Ports of Indiana - page 3

Business View Magazine
1961, the state legislature created the Indiana Port Com-
mission (known today as the Ports of Indiana), a quasi-
state enterprise with a governor-appointed, bipartisan
board of directors. To then-Governor Matthew Welsh, the
issue was clear-cut – he believed a Lake Michigan port
was essential for the state. And in Washington, D.C., Con-
gress passed the Rivers and Harbors Appropriations Act
of 1965, which helped underwrite the cost of port con-
Today, the Ports of Indiana operates three public ports:
the Port of Indiana-Burns Harbor, the Port of Indiana-
Mount Vernon, and the Port of Indiana-Jeffersonville.
“The state of Indiana has one of the most unique port
systems anywhere in the country,” says Peacock. “Our
ports are located on two different waterways that provide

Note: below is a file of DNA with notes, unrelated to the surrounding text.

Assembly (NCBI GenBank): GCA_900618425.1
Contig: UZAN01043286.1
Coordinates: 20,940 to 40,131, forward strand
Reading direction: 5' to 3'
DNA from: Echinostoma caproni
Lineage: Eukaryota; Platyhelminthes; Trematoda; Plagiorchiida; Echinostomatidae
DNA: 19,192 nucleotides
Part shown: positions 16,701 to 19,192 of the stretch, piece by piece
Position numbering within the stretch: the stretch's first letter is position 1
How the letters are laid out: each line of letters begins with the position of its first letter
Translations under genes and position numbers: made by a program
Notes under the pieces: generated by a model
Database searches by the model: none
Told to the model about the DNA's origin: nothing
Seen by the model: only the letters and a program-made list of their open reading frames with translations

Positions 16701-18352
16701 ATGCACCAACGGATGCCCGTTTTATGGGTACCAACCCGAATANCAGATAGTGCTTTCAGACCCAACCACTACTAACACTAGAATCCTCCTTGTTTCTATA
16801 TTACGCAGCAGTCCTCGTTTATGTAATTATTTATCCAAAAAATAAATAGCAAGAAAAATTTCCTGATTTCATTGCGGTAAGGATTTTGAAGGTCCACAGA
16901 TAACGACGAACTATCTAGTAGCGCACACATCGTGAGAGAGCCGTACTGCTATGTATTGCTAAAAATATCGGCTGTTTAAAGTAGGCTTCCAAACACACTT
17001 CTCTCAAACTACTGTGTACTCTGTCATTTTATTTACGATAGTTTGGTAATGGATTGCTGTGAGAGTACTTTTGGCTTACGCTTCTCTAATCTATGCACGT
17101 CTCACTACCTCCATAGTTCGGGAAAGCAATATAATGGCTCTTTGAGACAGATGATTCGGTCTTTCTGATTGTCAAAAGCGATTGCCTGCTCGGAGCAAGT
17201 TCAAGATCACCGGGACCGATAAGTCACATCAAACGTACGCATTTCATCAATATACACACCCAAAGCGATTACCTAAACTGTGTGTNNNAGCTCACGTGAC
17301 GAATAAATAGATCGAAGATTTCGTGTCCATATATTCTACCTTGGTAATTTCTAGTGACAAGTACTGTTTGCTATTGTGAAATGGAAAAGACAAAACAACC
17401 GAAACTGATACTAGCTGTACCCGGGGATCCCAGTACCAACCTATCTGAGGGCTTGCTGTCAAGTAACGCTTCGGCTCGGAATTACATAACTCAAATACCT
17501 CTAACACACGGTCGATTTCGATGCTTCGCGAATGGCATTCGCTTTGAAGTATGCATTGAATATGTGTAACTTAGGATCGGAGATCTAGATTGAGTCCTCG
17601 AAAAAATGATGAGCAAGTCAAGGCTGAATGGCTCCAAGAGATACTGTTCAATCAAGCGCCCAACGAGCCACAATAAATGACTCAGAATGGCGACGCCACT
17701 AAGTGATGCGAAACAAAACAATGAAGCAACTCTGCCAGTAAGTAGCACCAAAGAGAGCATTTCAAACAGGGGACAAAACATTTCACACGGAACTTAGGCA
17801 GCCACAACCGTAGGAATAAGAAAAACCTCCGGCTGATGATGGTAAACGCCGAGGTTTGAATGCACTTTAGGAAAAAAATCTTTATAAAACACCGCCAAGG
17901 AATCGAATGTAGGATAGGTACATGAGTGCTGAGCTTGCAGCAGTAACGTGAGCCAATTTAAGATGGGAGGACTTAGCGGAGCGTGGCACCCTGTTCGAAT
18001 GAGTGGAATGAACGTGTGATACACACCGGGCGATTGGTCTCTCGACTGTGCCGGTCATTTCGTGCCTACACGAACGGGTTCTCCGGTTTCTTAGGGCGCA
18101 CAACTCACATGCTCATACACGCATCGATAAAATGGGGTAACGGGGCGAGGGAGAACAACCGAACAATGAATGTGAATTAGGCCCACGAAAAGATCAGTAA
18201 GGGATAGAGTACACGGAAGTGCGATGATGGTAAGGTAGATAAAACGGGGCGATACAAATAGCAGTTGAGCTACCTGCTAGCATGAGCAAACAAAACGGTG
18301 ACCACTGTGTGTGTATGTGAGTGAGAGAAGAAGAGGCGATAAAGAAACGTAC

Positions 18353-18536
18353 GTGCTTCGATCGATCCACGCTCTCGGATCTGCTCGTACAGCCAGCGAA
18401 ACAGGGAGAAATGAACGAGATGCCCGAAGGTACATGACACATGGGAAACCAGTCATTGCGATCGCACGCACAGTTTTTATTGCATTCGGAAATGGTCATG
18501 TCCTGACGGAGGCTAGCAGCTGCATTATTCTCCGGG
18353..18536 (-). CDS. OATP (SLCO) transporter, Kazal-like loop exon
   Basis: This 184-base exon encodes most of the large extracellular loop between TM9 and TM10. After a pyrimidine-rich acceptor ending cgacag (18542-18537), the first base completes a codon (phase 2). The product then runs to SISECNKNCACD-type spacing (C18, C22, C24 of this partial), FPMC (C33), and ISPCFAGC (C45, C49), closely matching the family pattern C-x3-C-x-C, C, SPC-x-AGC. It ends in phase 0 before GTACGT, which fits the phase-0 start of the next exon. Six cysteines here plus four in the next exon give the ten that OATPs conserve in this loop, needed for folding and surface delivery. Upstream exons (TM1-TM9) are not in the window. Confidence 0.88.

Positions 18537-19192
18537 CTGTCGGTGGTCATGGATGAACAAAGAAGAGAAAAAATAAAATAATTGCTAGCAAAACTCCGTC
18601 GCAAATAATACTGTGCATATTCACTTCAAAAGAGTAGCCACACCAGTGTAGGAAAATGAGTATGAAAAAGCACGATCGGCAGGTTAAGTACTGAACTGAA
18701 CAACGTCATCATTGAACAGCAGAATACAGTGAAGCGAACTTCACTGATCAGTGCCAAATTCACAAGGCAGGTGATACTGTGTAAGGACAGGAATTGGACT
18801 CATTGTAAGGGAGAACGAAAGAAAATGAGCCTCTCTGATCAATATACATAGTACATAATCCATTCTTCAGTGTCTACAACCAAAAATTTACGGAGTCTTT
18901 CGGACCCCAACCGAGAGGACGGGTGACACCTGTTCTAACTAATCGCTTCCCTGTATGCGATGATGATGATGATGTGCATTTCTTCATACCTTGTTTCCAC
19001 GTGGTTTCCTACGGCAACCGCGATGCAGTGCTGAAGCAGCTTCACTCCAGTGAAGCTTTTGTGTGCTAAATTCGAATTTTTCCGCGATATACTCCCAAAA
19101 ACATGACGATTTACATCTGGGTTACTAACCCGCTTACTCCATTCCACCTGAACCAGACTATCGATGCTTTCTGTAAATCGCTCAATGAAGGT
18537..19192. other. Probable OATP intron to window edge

access to two separate coasts. We have one port on Lake
Michigan which gives us direct ocean access through the
Great Lakes and St. Lawrence Seaway to the Atlantic
Ocean, and we have two ports on the Ohio River which
connect to the Mississippi, down to the Gulf of Mexico.
All three of our ports can access the inland river system
which provides year-round barge shipping to over 20
states and allows for direct transfer with ocean vessels
in the Gulf.”
The Port of Indiana-Burns Harbor was Indiana’s first port.
The Ports of Indiana
Operator of three maritime ports in Indiana
on Lake Michigan and the Ohio River
Central office in Indianapolis, Indiana
The “Steel Campus” at the Port of Indiana-Jeffersonville processes steel for the Midwest’s automotive and appliance industries.
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